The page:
The album's characters include the "Dogs", representing fervent capitalists, the "Pigs", symbolizing political corruption, and the "Sheep", who represent the exploited. Croskery described the "Sheep" as being in a "state of delusion created by a misleading cultural identity", a false consciousness. The "Dog", in his tireless pursuit of self-interest and success, ends up depressed and alone with no one to trust, utterly lacking emotional satisfaction after a life of exploitation. Waters used Mary Whitehouse as an example of a "Pig"; being someone who in his estimation, used the power of the government to impose her values on society. At the album's conclusion, Waters returns to empathy with the lyrical statement: "You know that I care what happens to you. And I know that you care for me too." However, he also acknowledges that the "Pigs" are a continuing threat and reveals that he is a "Dog" who requires shelter, suggesting the need for a balance between state, commerce and community, versus an ongoing battle between them.

Alienation, War, and Insanity

O'Neill Surber compared the lyrics of Dark Side '​s "Brain Damage" with Karl Marx '​s theory of self-alienation; "there's someone in my head, but it's not me." The lyrics to Wish You Were Here '​s "Welcome to the Machine" suggest what Marx called the alienation of the thing; the song's protagonist preoccupied with material possessions to the point that he becomes estranged from himself and others. Allusions to the alienation of man's species being can be found in Animals; the "Dog" reduced to living instinctively as a non-human. The "Dogs" become alienated from themselves to the extent that they justify their lack of integrity as a "necessary and defensible" position in "a cutthroat world with no room for empathy or moral principle" wrote Detmer. Alienation from others is a consistent theme in the lyrics of Pink Floyd, and it is a core element of The Wall.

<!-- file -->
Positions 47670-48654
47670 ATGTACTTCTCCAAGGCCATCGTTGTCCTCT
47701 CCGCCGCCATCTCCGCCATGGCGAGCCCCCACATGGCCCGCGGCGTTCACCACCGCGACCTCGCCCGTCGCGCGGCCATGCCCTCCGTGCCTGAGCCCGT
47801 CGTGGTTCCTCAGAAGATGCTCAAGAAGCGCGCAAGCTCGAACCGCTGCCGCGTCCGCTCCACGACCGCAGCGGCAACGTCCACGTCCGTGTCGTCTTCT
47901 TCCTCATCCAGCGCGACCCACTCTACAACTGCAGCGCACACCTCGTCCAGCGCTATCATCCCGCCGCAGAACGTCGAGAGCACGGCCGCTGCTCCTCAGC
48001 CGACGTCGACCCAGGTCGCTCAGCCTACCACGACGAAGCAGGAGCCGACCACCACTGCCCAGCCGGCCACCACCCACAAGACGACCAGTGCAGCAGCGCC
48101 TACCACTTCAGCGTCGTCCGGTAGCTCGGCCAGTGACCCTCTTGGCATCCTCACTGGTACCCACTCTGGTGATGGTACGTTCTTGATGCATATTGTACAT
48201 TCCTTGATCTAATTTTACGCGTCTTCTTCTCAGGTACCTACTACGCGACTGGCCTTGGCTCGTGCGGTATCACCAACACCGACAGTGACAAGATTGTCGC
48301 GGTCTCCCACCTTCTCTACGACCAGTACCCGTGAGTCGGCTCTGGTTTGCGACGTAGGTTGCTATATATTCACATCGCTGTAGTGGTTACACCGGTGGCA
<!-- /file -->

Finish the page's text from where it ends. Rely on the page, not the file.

War, viewed as the most severe consequence of the manifestation of alienation from others, is also a core element of The Wall, and a recurring theme in the band's music. Waters' father died in combat during the Second World War, and his lyrics often alluded to the cost of war, including those from "Corporal Clegg" (1968), "Free Four" (1972), "Us and Them" (1973), "When the Tigers Broke Free" and "The Fletcher Memorial Home" from The Final Cut (1983), an album dedicated to his late father and subtitled A Requiem for the Postwar Dream. The themes and composition of The Wall express Waters' upbringing in an English society depleted of men after the Second World War, a condition that negatively affected his personal relationships with women.

Waters' lyrics to The Dark Side of the Moon dealt with the pressures of modern life and how those pressures can sometimes cause insanity. He viewed the album's explication of mental illness as illuminating a universal condition. However, Waters also wanted the album to communicate positivity, calling it "an exhortation ... to embrace the positive and reject the negative." Reisch described The Wall as "less about the experience of madness than the habits, institutions, and social structures that create or cause madness." The Wall '​s protagonist, Pink, is unable to deal with the circumstances of his life, and overcome by feelings of guilt, slowly closes himself off from the outside world inside a barrier of his own making. After he completes his estrangement from the world, Pink realises that he is "crazy, over the rainbow". He then considers the possibility that his condition may be his own fault: "have I been guilty all this time?" Realizing his greatest fear, Pink believes that he has let everyone down, his overbearing mother wisely choosing to smother him, the teachers rightly criticising his poetic aspirations, and his wife justified in leaving him. He then stands trial for "showing feelings of an almost human nature", further exacerbating his alienation of species being. As with the writings of philosopher Michel Foucault, Waters' lyrics suggest Pink's insanity is a product of modern life, the elements of which, "custom, codependancies, and psychopathologies", contribute to his angst, according to Reisch.

 

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Pink Floyd - Wikipedia, the free encyclopedia : taken from - https://en.wikipedia.org/wiki/Pink_Floyd